Air Force says Airman’s ex-wife’s windows were smashed because she tried to flee the base

Screenshot from video below

Chad Garland

Stars and Stripes

A child inside a car screams as a U.S. airman outside orders the driver out, then smashes the window in a minute-long video that caused a controversy on social media and led to an Air Force review.

The footage from the gate of Mountain Home Air Force Base in Idaho had been viewed over 12 million times by Wednesday, after the driver’s sister shared a version of it on the social media app TikTok June 29.

The post, in which Deja Gonzalez says the airman acted illegally and says her sister Tati’s two young children were taken away from her, has been “liked” over 2 million times.

In a Facebook post, Tati Gonzalez claimed she had been mistreated by military and local police officials. But the base and the county sheriff say authorities acted appropriately.

The incident began June 26 when Gonzalez was denied entry to the base after arriving with an invalid military dependent ID, invalid driver’s license and invalid vehicle registration, an Air Force official said Tuesday in response to a Stars and Stripes inquiry.

It escalated when she tried to flee, driving her vehicle at a security forces airman who had to move out of the way before executing a high-risk traffic stop “due to the perceived risk of serious bodily harm or injury,” said Master Sgt. Eric Harris, a spokesman for the base’s 366th Fighter Wing. That is about where the video begins.

“Step out of the vehicle,” Tech. Sgt. Ryan Green is heard saying in the original footage shared on Facebook. He then busts in the glass with his police baton. “Step out of the vehicle now.”

“I’m pregnant, don’t [expletive] touch me,” Gonzalez says.

“You just committed a felony,” Green says, reaching into the car to unlock the door. “Get out of the vehicle.”

“For what?” Gonzalez responds. “You’re not the police.”

Green tells her he is law enforcement and says he’d already advised her she was being detained, but Gonzalez responds that he called it “a civil matter.” She appears to resist and tells him not to touch her, while he explains that he’s charging her with evading police. He eventually puts her in handcuffs, despite her protests.

The incident did not meet the threshold for a use of force review, but one was conducted at the security force commander’s request, “out of an abundance of caution,” Harris said.

Such reviews are conducted by senior noncommissioned officers and may use any audio, video and written records, he said. The NCO in Green’s case found that he had responded appropriately, Harris said.

Parts of the official account Harris provided conflict with elements of Tati Gonzalez’s version, shared in a 40-minute Facebook livestream with her sister June 30. She says she had come to get her belongings from her former spouse, who is stationed there, and had been told to bring her expired ID.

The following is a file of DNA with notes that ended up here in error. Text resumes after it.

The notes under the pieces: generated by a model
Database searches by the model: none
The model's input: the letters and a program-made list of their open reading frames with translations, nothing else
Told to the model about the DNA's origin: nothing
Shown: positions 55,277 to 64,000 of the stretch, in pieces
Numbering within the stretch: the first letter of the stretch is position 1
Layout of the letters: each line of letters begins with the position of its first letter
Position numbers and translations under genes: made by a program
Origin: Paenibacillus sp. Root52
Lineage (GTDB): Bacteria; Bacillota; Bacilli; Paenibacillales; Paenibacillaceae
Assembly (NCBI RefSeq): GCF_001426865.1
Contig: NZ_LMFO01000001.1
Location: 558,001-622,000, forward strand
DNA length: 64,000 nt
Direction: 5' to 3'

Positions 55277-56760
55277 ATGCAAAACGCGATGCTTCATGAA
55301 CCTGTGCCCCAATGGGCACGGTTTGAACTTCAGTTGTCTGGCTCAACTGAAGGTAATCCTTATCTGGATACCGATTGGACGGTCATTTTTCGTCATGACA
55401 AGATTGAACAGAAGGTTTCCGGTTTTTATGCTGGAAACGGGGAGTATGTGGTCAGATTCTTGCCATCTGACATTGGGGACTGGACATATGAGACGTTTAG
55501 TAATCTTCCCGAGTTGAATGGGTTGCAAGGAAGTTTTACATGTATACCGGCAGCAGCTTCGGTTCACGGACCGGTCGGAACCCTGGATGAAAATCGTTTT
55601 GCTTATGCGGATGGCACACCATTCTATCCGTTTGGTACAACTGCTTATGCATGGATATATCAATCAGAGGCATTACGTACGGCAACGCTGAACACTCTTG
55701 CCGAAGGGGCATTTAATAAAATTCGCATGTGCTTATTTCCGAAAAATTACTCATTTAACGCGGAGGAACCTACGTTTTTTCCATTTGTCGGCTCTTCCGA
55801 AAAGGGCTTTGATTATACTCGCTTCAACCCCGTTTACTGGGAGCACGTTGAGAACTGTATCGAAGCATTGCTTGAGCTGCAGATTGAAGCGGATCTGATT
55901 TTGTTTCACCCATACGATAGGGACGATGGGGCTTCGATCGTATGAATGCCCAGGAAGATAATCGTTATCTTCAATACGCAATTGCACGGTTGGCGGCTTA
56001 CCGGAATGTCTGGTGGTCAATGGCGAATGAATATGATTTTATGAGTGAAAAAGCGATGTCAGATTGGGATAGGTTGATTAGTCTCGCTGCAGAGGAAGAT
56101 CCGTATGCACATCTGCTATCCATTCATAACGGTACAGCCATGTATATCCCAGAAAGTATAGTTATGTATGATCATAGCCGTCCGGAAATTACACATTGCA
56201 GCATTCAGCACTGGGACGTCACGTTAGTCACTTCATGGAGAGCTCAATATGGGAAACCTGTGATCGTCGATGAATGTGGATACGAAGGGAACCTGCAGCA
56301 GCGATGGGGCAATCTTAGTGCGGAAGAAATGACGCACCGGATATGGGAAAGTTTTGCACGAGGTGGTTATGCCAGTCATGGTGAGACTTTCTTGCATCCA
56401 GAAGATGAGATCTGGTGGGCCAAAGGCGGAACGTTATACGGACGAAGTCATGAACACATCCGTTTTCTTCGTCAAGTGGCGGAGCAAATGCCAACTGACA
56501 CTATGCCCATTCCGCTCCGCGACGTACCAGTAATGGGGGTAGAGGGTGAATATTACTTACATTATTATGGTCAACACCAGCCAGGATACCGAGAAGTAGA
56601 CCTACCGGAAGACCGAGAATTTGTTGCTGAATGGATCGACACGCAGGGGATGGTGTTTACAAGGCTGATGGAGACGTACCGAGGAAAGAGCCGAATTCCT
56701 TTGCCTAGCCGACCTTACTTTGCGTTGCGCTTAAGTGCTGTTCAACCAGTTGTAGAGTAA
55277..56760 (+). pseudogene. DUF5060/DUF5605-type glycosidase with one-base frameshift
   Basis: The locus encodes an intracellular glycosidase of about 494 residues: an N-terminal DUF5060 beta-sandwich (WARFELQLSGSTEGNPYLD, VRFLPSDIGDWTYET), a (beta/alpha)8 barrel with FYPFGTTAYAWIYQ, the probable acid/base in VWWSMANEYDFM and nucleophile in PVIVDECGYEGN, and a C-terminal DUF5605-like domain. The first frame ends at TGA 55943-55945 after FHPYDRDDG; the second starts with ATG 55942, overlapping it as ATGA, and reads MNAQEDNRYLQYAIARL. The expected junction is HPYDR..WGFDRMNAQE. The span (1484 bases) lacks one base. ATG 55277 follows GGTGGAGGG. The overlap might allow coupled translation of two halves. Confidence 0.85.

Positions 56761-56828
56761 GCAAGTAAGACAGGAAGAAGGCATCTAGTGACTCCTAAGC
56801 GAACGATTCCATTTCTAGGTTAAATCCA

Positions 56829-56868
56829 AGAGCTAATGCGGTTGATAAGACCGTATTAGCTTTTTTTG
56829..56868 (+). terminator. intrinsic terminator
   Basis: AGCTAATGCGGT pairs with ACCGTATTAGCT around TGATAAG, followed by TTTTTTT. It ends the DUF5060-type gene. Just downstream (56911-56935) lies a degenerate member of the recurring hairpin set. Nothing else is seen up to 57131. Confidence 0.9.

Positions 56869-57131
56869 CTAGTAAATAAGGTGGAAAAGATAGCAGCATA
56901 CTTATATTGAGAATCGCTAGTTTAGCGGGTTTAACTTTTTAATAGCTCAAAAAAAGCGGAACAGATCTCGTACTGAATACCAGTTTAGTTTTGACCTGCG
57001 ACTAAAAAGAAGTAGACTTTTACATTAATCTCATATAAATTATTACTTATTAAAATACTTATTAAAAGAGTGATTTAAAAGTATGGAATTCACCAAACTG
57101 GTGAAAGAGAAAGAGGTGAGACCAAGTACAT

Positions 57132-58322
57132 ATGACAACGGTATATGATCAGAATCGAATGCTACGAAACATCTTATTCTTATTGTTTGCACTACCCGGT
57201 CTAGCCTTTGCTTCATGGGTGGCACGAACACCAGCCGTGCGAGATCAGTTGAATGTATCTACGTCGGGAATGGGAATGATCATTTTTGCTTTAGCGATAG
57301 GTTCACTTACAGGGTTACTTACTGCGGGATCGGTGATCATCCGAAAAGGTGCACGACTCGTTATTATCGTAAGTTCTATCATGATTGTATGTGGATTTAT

She was told she’d get help from base officials once she had a divorce decree signed by a judge, she said, but when she arrived she was initially referred to the visitor’s center. She then asked to pull into a parking space near the gate while the guard called for a supervisor, she said. This part of her story is largely consistent with what Harris told Stars and Stripes.

Green soon arrived and asked for her vehicle information, which she told him was among her belongings with her former spouse, she says. Then she says Green began “being weird” while questioning her and called her a liar, which made her feel uncomfortable, so she asked to be escorted off base.

Harris said Green had been trying to deescalate the situation.

Gonzalez recounts questioning Green’s authority to “stop a civilian for a civilian matter” before eventually deciding to drive off base. But the gate was up, “so I stopped and I was just sitting there” until Green came up to the door with “that weapon that he had.” She started filming thinking he was going to hurt her, she said.

After being arrested, she was booked into the Elmore County Jail, where she says she was held illegally until July 28, when she was released after the charges “didn’t stick.”

The jail has an agreement with the air base to detain suspects arrested on federal property, Elmore County Sheriff Mike Hollinshead said in a phone call Tuesday.

She was held on a $600 bond over the weekend. When the jail staff called to get a date for her arraignment in federal court the next Monday, they were told to release her “on her own recognizance.”

Federal charges she faces for the registration violation, eluding a police officer and putting her children at risk have yet to be resolved, Harris said.

Gonzalez said she had no transportation when she was released, and that she passed out while walking to a nearby motel. But her debit card had been taken when she was arrested, so she couldn’t get into the room.

“Since the incident, Ms. Gonzales has had several possessions returned to her,” Harris said. ” Mountain Home Air Force base supports our Air Force members and dependents in accordance with Air Force policy.”


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